Tag Archives: california

Imperial Sand Dunes, Twilight by T.M. Schultze

Morning – Imperial Sand Dunes

Morning – Imperial Sand Dunes

I am was on the way to Phoenix yesterday morning, so I spent a quick Morning at Imperial Sand Dunes.  On Interstate 8, out of El Centro, I was headed East when I found that good light was already hitting the clouds and I started planning for a good place to stop.  I decided to try the Imperial Sand Dunes off Grays Well Road.

I also enjoy this stopping point because Grays Well Road is a portion of Old U.S. Highway 80.  The old Plank Road also existed prior to Highway 80’s christening in 1926, and was a set of wooden planks that were set over the dunes to allow vehicular travel to clear the dunes without getting stuck.

The glow from the high, light, clouds had amazing hues or red, pink, purple, and orange.  The strongest colors existed much more than 15 minutes before sunrise, and I was quite pleased with the results.  As the twilight morning grew closer to sunrise, the colors because much more muted, and eventually washed out.

This isn’t the most ideal time of year to photograph the Imperial Sand Dunes.  This is ATV season, and it is hard to look anywhere without seeing tire tracks everywhere.  In a way, I think that still makes for good images though, because it does show a time and place for these dunes, and people can immediately guess where and when the image was taken, as well as provide some perspective for how these particular dunes are enjoyed by the public.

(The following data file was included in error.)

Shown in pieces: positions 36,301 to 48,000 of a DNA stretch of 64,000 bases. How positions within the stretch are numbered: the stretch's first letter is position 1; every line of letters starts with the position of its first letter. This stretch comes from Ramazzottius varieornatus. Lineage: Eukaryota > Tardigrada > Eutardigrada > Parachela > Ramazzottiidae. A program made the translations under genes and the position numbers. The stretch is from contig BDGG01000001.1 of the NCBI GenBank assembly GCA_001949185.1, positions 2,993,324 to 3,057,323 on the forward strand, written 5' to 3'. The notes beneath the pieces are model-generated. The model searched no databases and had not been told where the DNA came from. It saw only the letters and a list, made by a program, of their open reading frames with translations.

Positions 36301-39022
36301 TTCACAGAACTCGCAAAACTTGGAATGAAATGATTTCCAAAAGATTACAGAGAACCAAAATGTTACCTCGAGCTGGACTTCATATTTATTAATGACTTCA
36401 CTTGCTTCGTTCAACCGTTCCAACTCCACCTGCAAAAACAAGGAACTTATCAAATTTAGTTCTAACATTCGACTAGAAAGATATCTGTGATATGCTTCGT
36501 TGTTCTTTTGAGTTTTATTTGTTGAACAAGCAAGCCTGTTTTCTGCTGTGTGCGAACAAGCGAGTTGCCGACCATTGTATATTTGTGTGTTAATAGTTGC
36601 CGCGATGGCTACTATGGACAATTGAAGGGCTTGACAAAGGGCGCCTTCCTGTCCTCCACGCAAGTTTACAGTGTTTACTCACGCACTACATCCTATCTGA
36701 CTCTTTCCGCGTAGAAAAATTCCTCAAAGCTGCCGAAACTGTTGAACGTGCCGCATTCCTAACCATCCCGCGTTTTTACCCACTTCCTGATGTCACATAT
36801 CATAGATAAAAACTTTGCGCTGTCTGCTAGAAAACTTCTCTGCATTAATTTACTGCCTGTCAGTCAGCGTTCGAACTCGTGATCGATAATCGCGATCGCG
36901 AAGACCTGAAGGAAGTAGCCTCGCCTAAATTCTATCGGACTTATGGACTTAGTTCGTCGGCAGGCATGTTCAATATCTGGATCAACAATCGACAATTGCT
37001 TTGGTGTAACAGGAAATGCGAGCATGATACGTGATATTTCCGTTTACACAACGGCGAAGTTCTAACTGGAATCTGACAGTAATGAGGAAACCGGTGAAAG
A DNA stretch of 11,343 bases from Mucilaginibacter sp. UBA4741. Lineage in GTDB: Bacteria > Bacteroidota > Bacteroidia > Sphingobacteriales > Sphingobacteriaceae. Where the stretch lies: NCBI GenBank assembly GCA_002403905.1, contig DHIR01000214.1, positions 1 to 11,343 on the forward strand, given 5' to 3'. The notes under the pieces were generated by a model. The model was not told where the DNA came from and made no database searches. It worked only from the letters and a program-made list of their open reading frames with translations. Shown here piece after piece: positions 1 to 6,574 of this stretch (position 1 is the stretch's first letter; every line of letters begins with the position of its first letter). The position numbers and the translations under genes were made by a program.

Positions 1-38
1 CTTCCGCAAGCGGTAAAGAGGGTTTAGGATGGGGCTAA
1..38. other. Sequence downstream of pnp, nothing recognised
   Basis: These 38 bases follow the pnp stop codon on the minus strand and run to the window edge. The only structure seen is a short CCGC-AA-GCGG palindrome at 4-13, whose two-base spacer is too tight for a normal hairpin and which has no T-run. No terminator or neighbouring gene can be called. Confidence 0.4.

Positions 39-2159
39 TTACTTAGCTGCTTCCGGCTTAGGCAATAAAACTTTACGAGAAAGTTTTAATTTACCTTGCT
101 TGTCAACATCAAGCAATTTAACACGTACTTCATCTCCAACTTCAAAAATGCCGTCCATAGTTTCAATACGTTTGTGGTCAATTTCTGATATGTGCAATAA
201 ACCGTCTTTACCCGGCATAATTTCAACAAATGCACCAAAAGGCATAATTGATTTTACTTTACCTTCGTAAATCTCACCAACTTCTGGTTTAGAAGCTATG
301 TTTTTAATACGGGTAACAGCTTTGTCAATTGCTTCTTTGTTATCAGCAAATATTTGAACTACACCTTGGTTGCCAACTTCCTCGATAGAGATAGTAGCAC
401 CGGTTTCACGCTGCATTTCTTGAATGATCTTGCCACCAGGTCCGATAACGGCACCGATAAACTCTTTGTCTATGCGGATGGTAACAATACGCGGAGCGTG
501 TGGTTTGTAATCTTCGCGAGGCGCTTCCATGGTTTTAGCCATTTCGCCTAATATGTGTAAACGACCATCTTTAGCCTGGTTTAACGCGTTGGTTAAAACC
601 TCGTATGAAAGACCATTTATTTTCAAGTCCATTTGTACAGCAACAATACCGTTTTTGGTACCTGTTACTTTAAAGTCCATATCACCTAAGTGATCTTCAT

Santee Storm Clouds

Santee Storm Clouds

Santee Storm Clouds

Santee Storm Clouds

Santee Storm Clouds

This week, the El Nino weather system has really hit Southern California.  While most people were heading for cover, I knew that there would be small openings of really dramatic weather.

Heading home from the office, I knew I had hit the jackpot.  I was armed with my backup camera body due to my recent camera accident, and I was using my Nikon 20mm 1.8 lens on a crop sensor, so it really was about a 30mm equivalent on a full-frame system.

Lightroom’s recent addition of the panoramic export is excellent, and with less than ideal equipment, this was a great opportunity to use it!

The resulting image was a 28 image panorama that Lightroom had no issue stitching together.  As you can see, the last light as the huge, high, clouds towered over Santee Lakes was amazing.  The yellows on the high clouds got deeper and deeper just after sunset, before the light vanished all at once!  Those are the brief moments that build memories.  As always, it is great to own your own backyard, and have a good, quick, place to go when you are at home and the light sets up perfectly.

This view is from the Mast Blvd bridge look North over Santee Lakes 2 and 3.  The clouds to the South of the bridge were dark and gloomy, which could have been a different but interesting image.  I wanted to chase the light though, and the opening to the North was too much to pass up.

It still amazes me how much people miss the connection between so-called bad weather and the resulting images.  Be safe, but get out there and brave the elements!  your portfolio will thank you.

Thank you for reading, and I hope you enjoy the image!

More From Santee Lakes: Sunset Under The Mast Blvd Bridge

More From Santee Lakes

More From Santee Lakes

More from Santee Lakes Recreation Preserve, the beautiful set of lakes just by my home.  The El Nino weather system has kicked in and  the rain is hitting California hard this week.  In the days leading up to this advancing weather system, the light was beautiful. Continue reading

Joshua Tree Photo Guide Finished